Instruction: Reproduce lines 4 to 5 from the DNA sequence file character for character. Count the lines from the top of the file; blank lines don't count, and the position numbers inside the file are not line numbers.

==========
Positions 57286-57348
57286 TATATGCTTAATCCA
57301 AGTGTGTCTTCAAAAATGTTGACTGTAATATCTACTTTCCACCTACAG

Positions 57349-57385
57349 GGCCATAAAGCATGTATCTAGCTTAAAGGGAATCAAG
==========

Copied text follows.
Positions 57349-57385
57349 GGCCATAAAGCATGTATCTAGCTTAAAGGGAATCAAG